Turakhia said that the majority of names registered came from pre-orders, largely at 1&1.

“Fourteen thousand names came from 1&1, 6,000 from Go Daddy, 2,700 from United Domains, 1,900 from Name.com and 1,400 from Tucows,” he said, partially breaking down the 37,170 figure by registrar.

He said the goal is to have a .online zone measured in the millions of names.

“I estimate that we should be able to get to a million names in a period of two to three years,” he said. “That’s on a conservative basis.”

Depending on how you count domains, .xyz may have already been the first to hit one million. Its zone never got as high as a million names, but it may have briefly crossed a million in terms of domains under management earlier this year.

At auction, .online sold for what is believed to be an eight-figure sum, originally to a joint venture of Radix, Tucows and Namecheap.

Radix bought out its partners earlier this year.

That was an increase in risk exposure Radix business head Sandeep Ramchandani said made him nervous. He said launch day’s numbers show .online’s potential.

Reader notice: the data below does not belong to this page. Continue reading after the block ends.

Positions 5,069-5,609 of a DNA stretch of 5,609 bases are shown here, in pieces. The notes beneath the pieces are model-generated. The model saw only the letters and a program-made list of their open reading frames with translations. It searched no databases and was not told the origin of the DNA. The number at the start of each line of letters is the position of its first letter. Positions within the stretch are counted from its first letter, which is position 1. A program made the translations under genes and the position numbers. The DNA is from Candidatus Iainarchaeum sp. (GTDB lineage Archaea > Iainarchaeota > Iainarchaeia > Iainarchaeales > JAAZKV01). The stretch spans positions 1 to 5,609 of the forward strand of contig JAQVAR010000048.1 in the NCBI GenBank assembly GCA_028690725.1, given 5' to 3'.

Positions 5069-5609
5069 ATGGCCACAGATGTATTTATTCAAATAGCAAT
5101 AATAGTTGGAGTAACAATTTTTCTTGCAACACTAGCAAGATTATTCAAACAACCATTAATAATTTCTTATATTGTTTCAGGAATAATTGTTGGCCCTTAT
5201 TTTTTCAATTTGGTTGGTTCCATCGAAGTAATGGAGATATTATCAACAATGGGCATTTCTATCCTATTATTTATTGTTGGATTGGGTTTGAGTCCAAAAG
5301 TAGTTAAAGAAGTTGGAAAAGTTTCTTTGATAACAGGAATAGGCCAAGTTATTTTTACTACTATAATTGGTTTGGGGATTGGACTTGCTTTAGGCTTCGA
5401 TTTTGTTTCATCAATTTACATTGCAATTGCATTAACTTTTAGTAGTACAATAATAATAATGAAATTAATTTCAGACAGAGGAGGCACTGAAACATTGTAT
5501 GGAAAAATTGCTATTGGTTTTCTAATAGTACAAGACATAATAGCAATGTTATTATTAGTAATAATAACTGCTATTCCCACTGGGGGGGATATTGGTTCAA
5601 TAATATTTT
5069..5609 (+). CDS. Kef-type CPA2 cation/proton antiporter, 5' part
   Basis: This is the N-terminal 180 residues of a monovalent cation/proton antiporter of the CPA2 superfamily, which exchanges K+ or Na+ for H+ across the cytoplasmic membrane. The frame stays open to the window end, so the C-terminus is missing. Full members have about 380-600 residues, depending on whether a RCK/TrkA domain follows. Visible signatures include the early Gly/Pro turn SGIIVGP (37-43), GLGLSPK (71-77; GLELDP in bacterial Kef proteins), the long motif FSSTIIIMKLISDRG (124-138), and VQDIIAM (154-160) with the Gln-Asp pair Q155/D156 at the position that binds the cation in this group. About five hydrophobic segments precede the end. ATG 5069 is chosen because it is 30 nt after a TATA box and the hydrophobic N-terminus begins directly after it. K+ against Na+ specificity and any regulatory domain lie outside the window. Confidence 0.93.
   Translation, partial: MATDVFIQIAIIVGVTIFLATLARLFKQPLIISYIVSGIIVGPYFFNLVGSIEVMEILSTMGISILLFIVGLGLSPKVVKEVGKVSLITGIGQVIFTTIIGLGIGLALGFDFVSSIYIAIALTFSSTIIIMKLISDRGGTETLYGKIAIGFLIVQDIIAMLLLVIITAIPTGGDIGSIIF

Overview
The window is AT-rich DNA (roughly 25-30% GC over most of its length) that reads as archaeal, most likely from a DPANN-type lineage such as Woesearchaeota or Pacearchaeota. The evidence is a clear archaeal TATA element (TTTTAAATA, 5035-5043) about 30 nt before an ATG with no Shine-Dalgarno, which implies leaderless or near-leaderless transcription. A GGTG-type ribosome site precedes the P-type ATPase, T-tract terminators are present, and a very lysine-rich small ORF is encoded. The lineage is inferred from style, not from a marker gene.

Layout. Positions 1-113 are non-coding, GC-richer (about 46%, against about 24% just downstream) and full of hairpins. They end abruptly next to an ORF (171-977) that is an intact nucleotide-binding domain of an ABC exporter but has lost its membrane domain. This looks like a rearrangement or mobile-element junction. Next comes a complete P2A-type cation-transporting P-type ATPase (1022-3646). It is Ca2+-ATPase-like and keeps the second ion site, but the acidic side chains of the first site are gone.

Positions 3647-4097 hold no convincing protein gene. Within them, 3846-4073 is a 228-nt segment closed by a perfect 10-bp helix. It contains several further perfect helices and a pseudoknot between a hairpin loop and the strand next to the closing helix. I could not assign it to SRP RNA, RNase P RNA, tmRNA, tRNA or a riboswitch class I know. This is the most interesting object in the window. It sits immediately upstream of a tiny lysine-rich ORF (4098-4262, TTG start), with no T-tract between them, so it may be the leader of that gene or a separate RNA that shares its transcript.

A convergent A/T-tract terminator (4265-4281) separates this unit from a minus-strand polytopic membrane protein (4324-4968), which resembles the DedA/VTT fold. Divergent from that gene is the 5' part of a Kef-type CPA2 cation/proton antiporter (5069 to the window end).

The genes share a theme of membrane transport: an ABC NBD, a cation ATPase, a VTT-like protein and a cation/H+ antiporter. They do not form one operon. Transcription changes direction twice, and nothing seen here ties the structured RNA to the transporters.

Turahkhia said that there are 680,000 names in the .com zone that end in “online” today, and a million that have “online” somewhere in the second level, showing that the string is desirable to registrants.

Radix said last night that its Early Access Period — during which names are sold for a higher price — ended with 1,130 sales.

Turahkhia said that of these, about 1,000 were registered in the last three days, during which time the price was $100. Regular .online pricing is around the same as .com ($14.99 at 1&1 and Go Daddy), but some registrars are selling for as much at $50.

Radix targets 25,000 names for .online’s first day

Kevin Murphy, August 18, 2015, Domain Registries

Radix Registry reckons .online will move at least 15,000 domains in its first day of general availability, but it’s aiming higher.

“We are confident .online will be amongst the biggest new gTLDs that have launched,” Radix business head Sandeep Ramchandani said in a press release today.